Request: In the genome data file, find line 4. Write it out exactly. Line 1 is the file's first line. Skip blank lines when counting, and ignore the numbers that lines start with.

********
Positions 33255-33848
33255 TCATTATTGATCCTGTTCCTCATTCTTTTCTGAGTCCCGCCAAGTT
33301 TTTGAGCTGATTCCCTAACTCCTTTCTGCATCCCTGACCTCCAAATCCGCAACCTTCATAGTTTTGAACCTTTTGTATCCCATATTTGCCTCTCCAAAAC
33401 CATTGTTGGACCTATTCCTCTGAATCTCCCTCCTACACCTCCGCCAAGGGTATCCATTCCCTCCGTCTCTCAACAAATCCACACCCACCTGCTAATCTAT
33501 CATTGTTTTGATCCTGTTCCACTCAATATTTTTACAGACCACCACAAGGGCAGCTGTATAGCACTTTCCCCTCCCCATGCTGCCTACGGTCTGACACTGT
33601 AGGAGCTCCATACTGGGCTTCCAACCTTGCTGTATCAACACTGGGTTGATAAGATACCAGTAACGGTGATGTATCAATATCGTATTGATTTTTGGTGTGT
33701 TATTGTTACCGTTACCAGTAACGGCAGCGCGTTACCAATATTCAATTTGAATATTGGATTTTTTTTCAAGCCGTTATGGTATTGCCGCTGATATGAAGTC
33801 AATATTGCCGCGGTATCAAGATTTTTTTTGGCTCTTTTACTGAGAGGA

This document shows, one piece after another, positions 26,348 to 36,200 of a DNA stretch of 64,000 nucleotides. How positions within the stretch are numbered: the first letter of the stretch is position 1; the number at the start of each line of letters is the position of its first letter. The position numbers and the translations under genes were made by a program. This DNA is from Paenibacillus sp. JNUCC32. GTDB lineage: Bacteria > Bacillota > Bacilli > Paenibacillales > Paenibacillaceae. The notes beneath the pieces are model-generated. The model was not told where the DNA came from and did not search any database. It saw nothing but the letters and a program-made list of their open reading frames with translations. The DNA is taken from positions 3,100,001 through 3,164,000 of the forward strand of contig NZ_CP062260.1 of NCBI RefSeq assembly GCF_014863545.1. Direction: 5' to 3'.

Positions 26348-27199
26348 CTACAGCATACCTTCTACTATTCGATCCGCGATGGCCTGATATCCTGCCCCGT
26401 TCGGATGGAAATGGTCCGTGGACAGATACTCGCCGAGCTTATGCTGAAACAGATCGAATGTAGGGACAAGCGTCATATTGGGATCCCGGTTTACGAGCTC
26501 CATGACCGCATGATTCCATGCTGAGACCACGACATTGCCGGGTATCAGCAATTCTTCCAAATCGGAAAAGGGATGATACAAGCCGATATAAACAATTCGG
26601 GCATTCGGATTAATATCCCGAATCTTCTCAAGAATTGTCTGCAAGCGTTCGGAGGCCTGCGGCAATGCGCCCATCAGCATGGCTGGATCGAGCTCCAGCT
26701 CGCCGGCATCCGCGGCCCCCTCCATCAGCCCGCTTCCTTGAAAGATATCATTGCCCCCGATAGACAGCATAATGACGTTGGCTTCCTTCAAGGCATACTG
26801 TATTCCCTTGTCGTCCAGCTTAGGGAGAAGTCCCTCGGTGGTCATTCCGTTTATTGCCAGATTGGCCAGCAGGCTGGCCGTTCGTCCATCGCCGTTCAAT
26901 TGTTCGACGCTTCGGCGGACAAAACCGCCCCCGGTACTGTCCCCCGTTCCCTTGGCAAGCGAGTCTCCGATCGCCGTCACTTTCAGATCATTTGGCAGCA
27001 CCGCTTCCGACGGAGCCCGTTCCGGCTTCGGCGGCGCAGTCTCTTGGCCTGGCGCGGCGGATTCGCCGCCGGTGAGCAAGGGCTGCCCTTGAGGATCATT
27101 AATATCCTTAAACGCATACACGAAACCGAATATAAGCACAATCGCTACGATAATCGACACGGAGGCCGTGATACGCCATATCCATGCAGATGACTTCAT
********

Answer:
33401 CATTGTTGGACCTATTCCTCTGAATCTCCCTCCTACACCTCCGCCAAGGGTATCCATTCCCTCCGTCTCTCAACAAATCCACACCCACCTGCTAATCTAT